• Midwestern Adventures with Indian Food or How I Learned to Read Food Labels by Eric Boeker has some slender figure work that reminded me of Jason Asala. The images are a little flat and don’t produce a lot of depth despite the detail, but still manage to entertain. Boeker captures one of the many quintessential college experiences, with interesting new people, and a widening sphere of influence. The story is affable, very funny, and poignant, with crisp writing. Grade A.

  • Bento: Beyond Sandwiches by Rebecca and Jason Viola employs great figure work. I’m not sure if it’s the eyes or what, but I thought it had a very Calvin and Hobbes-y quality that I enjoyed. Not only is it an interesting tale of a cottage industry that sprang up unexpectedly, but the intrigue and fun of the “new” relayed in this story captures the basic magic of food. Grade A.

  • Turnover by Andy Wong and Jackie Lee is a beautiful marriage of story and art. The characters are full of emotive expression, with very few words and many panels relying intensely on visual storytelling. At the end, it’s a little unclear what the ultimate message of the piece is, or if the changes the protagonist seeks are self-imposed, medically necessitated, or simply a lifestyle choice. Grade B.

  • Mealtime by E.J. Barnes and Patrick Flaherty uses some tightly zoomed shots that focus on objects in space, placing you up close and personal with food. I think the dramatic thrust of the story is to show that food preparation can move slightly from being a chore to something enjoyable that’s part of family culture and should be cherished, but the point could have been clarified/emphasized more. Grade B.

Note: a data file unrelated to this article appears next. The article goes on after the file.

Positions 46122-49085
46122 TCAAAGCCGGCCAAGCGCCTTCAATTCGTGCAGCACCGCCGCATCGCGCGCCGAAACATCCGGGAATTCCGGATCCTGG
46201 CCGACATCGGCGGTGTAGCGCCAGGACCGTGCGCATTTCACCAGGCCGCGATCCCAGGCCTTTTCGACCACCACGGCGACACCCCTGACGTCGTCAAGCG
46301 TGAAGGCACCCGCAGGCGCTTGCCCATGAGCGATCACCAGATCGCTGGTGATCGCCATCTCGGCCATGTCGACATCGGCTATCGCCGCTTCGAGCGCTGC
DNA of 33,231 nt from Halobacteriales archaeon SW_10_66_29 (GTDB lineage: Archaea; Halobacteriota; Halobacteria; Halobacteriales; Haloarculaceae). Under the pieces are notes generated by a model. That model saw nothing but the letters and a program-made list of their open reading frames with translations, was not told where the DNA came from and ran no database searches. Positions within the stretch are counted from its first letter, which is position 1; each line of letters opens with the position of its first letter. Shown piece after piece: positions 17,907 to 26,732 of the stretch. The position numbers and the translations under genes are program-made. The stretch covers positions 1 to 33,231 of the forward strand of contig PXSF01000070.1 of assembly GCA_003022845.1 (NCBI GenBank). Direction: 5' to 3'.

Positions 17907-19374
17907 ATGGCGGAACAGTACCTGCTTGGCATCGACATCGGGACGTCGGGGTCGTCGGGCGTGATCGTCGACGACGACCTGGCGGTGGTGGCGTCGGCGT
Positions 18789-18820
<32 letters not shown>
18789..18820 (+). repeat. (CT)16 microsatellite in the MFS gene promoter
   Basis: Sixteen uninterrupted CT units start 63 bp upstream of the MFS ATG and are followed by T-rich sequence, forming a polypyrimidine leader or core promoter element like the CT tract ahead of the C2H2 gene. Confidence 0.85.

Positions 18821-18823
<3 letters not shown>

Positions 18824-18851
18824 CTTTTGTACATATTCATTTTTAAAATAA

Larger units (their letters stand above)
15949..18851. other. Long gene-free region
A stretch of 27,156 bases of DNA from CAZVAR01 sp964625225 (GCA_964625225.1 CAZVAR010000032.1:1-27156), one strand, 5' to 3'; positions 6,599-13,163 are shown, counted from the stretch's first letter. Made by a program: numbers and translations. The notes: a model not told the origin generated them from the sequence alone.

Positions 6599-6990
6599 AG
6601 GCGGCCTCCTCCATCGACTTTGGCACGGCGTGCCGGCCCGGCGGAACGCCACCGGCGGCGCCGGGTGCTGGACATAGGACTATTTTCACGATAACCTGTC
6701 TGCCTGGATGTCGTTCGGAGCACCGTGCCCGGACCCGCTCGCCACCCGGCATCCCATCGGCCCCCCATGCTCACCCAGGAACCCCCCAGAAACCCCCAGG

• Chase that Cheese by Cathy Leamy proves that truth is stranger than fiction, with an 8 pound cheese wheel doing 70mph as a local English tradition. The small scale figure work is impressive, and considering that cheese, any cheese, all cheese, is one of favorite foods, hey, I loved this one. Grade A.

  • People of Corn by Jerel Dye is absolutely one of my favorite entries, capturing an interesting sort of Aztec aesthetic. It’s a nice blend of creation myth that’s visually stunning. Dye has a terrific line weight, the results looking more like Paul Pope than the style you’d typically expect from DIY small press comics. The pages with the fox, coyote, parrot, crow, and Gods Hurricane and Plumed Serpent are especially amazing. The story illustrates the power of corn to early cultures as a staple food, with beautiful asymmetry and irregular panel shapes. Grade A+.

  • Discovery by Dan Mazur and Bob Flynn is about the comedic evolution of hunter gatherer society, the power of tools, fire, and the necessity of cooking meat in order to increase protein delivery to the brain as man’s analytical needs increased. The panel sequences function very effective with no dialogue. Grade A.

  • What’s Eating Prometheus by Adam Szym has some deadpan humor that really made me laugh. Lines like “So good, man. So. Good.” are just hilarious. This pair of eagles are my new comedic gurus, showing up with an anemic line that reminds me of Tom Neely. Grade A.